So, it’s been a little but since I talked about the Yeatses’ spiritualist material. A large part of that has to do with how clearly it fits into the hungry ghost model. There isn’t a single trait of the hungry ghost experience that you can’t find in the Vision materials: hypnotism, talkative spirits, pseudo-historical identities, warnings about rival spirits looking to interfere with them, cosmological speculation, striking physical manifestations, draining the medium. That’s a lot of red flags.
There are some redeeming qualities, though. The spirits seem less interested in the cosmological speculation than William. While they deign to talk about such things, they often seem to do so with a certain sense of resignation (“oh for the love of…William wants to hear about the afterlife again”). While they do engage in some striking physical manifestations, they are less concerned with dramatic proofs of there power (like healing).
They show concern for their medium’s fatigue and advise the Yeatses to take it easy on channeling. Finally, they show a great deal of interest in family and children, stating one of their key works to be be securing the birth of the children and their well-being in life, and they do seem to manage that quite tidily. If the volume of material is any indication, their direct interaction with the Yeatses declines sharply after the family is established.
Spiritualism requires discernment. This discernment tends to have both objective and subjective dimensions. Objectively, this entails discerning the influence of one spirit from another. Since spirits tend to come in groupings, working with and through each other, this can be quite a challenge. Subjectively, discernment helps us to clarify ourselves, who we are and what we are capable of achieving.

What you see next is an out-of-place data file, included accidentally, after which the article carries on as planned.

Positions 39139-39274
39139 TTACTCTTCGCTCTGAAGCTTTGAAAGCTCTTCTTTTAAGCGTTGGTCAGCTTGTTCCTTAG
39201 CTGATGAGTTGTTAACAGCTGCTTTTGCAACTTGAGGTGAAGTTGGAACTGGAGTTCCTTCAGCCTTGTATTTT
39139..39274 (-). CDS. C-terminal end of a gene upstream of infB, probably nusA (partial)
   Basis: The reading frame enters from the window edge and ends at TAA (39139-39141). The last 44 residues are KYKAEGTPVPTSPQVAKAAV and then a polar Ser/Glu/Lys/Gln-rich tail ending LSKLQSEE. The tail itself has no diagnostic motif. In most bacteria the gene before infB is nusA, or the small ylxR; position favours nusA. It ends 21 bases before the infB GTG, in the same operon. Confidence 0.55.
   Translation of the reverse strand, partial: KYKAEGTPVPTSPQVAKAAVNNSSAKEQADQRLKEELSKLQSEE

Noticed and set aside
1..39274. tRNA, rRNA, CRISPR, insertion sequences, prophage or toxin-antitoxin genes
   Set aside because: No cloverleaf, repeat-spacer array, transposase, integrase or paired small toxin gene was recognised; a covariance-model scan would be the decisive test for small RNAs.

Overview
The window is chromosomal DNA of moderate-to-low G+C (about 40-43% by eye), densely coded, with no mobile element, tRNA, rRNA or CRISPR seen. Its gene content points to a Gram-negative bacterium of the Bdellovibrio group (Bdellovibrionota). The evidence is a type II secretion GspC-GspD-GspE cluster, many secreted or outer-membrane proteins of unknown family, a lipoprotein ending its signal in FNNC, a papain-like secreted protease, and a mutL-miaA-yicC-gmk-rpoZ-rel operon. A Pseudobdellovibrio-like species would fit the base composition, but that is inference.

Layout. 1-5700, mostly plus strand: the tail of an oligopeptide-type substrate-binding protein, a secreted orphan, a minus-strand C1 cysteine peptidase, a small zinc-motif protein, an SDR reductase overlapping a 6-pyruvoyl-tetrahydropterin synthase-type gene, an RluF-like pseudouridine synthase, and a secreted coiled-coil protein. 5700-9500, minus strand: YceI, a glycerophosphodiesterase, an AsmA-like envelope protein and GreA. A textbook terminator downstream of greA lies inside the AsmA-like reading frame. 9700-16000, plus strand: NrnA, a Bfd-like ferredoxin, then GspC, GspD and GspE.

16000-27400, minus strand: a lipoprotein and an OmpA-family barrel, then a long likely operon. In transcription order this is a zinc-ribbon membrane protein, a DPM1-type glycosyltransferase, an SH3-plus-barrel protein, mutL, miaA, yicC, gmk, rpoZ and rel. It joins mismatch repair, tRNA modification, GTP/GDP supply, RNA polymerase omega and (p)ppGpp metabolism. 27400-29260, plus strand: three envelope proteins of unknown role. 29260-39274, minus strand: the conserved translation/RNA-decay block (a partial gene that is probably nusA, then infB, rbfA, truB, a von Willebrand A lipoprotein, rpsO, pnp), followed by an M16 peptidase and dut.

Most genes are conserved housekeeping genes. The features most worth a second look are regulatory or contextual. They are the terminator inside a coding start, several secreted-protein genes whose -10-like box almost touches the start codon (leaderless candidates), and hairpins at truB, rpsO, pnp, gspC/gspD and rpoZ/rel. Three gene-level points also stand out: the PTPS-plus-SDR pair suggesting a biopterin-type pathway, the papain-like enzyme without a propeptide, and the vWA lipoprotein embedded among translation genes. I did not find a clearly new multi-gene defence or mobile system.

These two tasks can converge. If we examine our spiritual being closely, we encounter a network of spiritual beings composing it. The self with which we most easily identify is composite and complex.
Short answer: yes.
(But so can just about anything.)
Now for the longer answer: Spiritualist work ain’t a corny horror movie. You don’t break out the Ouija board and suddenly find your life taking a turn toward the plot of Final Destination or Serpent and the Rainbow (the movie; the book is fine). There are hazards, but they are almost always overstated by the opponents of spiritualist work. First rule? Don’t be a sucker. Second rule? Don’t be a sucker. Got that? That applies to mediums and spirits. Okay, let’s proceed to the juicier spiritual health issues.
Remember all these discussions of the daemon here? I’ll try not to repeat myself too badly for repeat readers, but the basic gist is that the daemon as the Yeatses understood it was a spirit that shapes our fate and our desire, that is bound to us for our life. As such it has a great deal to with out luck.
One of the advantages of my quirky monotheism is that I don’t tend to be bothered over-much by the tendency of spirits to blend into each other. To my way of thinking, the blurring that occurs between spirits is a necessary aspect of creation itself, of existing in dispersal but having an indelible root in God as an aboslute source of unity. Since we aren’t God, we only ever appreciate that unity in a limited fashion.